But, here is the other reasons: with Smalltalk, the spirit of the language (especially under a free license with source code) really encourages all sorts of minor changes here and there as needed. And as much as I disagree with the notion of random changes in various parts of the system from a maintainability standpoint (and so I avoid making them), I have started to wonder if a person like Dan Ingalls (in terms of Squeak's evolution) is right in their desire to change various core bits of the image as they make their applications (obviously someone like Dan is also going to have a sense of ownership of the Smalltalk image few others may never have in any case. :-) Still, I think it might make the most sense if one then confined oneself to having just one major application per customized image (or GST file tree); that might ultimately be easier to maintain rather than having lots of applications per common image which an entire community was messing with, which has been a big set of headaches for the Squeak community leading to "bit rot" as applications that used to work stop working. Now that disk space is so cheap, and the memory for a good VM is not that large (and some later VMs even share memory better across VM instances), then with good version control tools, why not have an entire customized Smalltalk system embedded along with each major application (web browser, simulation, email client, graphics tool, and so on)? I know, issues come up with the base system you would like to fix everywhere at once -- but in general, I would expect that the kind of changes most people would make to their base classes (adding test methods, or convenience methods, and such) would rarely collide with the kind of changes needed for portability or performance improvements, and so would be easy to merge.

I think the merging headaches related to GST upgrades might be less than those of trying to get a large and diverse community to agree on a standard set of base classes over time. At the very least, you'd know any working application would still be working wherever it used to until you tried to merge in new code specifically into that application's image or file tree. You could always be free to use newer GST versions with newer projects or just upgrade any of your projects that were easy to upgrade. And then testing could perhaps be managed more modularly too (on a "per major application upgrade" basis versus a "per major image change" basis, which often seems to lead to surprising failures among previously working applications). Also, free of the fear of changes causing failures in existing major applications built on that platform, mainline Smalltalk platform developers then might feel free to innovate more and make more radical changes with the core system (should that make sense). Of course to make all that work smoothly, one needs to have Smalltalk applications that can easily talk to each other through sockets, files, shared memory, serialized objects, or other means (and supporting other standards) than sharing references to live objects in a common VM memory pool. Yes, this is another set of standards and compatibility to worry about, but those communication standards seem to change more slowly and in more controlled ways than Smalltalk images, and using them is a common part of the Unix-derived experience. :-)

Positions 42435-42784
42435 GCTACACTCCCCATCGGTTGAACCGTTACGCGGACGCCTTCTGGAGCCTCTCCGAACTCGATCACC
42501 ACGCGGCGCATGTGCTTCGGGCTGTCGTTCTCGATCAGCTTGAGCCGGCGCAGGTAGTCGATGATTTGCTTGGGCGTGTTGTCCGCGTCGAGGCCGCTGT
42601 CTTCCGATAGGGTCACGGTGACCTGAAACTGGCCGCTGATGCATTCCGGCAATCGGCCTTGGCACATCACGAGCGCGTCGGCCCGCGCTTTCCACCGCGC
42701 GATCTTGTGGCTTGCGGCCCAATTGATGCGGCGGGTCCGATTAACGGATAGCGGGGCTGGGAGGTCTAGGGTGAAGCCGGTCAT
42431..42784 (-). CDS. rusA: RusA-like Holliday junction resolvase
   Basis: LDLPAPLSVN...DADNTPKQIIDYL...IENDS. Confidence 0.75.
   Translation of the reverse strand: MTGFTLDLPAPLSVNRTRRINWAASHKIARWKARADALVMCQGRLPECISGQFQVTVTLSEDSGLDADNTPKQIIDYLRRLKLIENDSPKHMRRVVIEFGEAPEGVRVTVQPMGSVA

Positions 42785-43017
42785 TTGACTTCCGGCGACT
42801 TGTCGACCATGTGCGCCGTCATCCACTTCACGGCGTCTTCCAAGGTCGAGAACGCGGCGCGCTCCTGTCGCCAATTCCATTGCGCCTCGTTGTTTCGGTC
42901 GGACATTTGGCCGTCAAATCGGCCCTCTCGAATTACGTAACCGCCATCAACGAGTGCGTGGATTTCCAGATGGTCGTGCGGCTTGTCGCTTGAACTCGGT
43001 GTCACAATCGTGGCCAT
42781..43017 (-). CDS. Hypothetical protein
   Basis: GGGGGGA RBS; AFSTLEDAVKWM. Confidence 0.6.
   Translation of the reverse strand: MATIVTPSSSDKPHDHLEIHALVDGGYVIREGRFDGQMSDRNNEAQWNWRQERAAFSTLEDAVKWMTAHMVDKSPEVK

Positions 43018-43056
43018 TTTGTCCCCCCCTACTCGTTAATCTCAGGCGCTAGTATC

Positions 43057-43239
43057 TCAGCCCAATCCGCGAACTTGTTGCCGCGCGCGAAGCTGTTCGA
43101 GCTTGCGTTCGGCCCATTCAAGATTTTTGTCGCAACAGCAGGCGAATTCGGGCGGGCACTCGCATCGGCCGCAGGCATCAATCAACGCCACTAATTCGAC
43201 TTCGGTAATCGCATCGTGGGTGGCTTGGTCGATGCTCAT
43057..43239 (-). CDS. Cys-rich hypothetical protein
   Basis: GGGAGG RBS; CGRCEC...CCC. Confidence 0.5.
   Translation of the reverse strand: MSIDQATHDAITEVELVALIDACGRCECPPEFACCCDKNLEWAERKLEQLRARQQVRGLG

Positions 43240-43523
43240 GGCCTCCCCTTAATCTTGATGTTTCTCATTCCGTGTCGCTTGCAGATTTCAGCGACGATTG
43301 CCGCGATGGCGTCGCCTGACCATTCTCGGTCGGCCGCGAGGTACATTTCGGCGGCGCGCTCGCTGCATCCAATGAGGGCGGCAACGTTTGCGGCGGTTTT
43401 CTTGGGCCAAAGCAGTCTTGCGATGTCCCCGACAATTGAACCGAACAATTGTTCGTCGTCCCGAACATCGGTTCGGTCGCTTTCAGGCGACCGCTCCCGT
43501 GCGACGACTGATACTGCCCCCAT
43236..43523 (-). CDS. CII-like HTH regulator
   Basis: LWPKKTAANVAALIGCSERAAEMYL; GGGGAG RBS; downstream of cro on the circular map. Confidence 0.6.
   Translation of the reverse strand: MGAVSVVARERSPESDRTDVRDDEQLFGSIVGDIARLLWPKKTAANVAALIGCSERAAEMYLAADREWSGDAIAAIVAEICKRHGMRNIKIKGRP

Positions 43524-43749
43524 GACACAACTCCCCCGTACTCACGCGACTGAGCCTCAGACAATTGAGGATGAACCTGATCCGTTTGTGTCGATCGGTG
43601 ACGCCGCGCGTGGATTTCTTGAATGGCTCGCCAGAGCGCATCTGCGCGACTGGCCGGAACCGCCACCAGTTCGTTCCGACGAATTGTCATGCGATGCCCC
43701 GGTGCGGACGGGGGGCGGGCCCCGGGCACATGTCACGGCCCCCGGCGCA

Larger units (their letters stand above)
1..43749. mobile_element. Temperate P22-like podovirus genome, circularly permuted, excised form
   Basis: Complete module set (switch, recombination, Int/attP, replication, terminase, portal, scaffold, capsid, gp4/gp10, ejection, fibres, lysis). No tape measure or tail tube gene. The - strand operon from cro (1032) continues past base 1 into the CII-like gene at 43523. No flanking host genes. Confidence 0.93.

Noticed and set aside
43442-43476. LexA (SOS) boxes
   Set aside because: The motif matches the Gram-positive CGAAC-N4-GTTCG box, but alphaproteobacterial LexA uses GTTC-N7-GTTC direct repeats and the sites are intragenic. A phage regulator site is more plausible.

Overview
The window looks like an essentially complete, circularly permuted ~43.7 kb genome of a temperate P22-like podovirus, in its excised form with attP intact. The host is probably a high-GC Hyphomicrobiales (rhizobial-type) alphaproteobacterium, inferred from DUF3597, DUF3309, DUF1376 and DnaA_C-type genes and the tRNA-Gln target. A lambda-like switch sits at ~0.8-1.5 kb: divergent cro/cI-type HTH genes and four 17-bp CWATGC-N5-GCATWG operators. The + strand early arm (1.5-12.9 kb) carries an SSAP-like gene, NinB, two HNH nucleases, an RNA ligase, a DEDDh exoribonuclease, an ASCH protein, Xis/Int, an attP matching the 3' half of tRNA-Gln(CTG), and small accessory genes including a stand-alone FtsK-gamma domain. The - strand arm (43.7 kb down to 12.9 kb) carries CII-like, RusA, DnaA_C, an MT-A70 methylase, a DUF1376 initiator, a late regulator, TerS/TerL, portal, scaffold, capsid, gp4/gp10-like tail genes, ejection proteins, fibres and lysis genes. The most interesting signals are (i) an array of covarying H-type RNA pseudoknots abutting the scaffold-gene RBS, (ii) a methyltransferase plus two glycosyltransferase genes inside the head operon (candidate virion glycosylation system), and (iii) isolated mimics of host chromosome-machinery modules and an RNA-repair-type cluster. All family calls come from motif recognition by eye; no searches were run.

This approach is kind of like a variant on Paul Graham's idea of "bottom-up" Lisp programming. He writes:
"Experienced Lisp programmers divide up their programs differently. As well as top-down design, they follow a principle which could be called bottom-up design-- changing the language to suit the problem. In Lisp, you don't just write your program down toward the language, you also build the language up toward your program. As you're writing a program you may think "I wish Lisp had such-and-such an operator." So you go and write it. Afterward you realize that using the new operator would simplify the design of another part of the program, and so on. Language and program evolve together. Like the border between two warring states, the boundary between language and program is drawn and redrawn, until eventually it comes to rest along the mountains and rivers, the natural frontiers of your problem. In the end your program will look as if the language had been designed for it. And when language and program fit one another well, you end up with code which is clear, small, and efficient."

So, a private copy of GST in SVN makes this meet-in-the-middle combination of top-down combined with bottom-up programming more feasible to think about and maintain in Smalltalk. SVN helps you see how you changed something from a baseline, and can also help you reintegrate "vendor branches"
like new versions of GST back into a customized line of development.
So, it makes more feasible the idea of developing one application per customized version of GST (especially if you add in a notion like a variant for Java and the JVM that might make it possible to build one "jar" file that could run on all supported platforms, and hopefully be forward compatible with improved JVM versions and libraries. :-).

Anyway, to sum up, I think I just bumbled into a "powerful idea" somehow, of using version control on a new complex application like GST 2.3 just to monitor what it does. :-) Probably obvious to people here, but new and surprising to me. And there is something even more powerful -- "meet-in-the-middle" programming :-) -- that GST's unusual file-based architecture (for a Smalltalk) makes even more possible using conventional version control tools (SVN or whatever, I have not tried GNU Arch yet but I assume it can do the same thing?), and thus could open up a new style of programming for the free Smalltalk community, or, rather, perhaps make an old style of Smalltalk programming more feasible on a networked community basis. Now the GST community may already have other ideas for doing this, so if there is some other common way of doing this with GST, I'd love to hear it.

--Paul Fernhout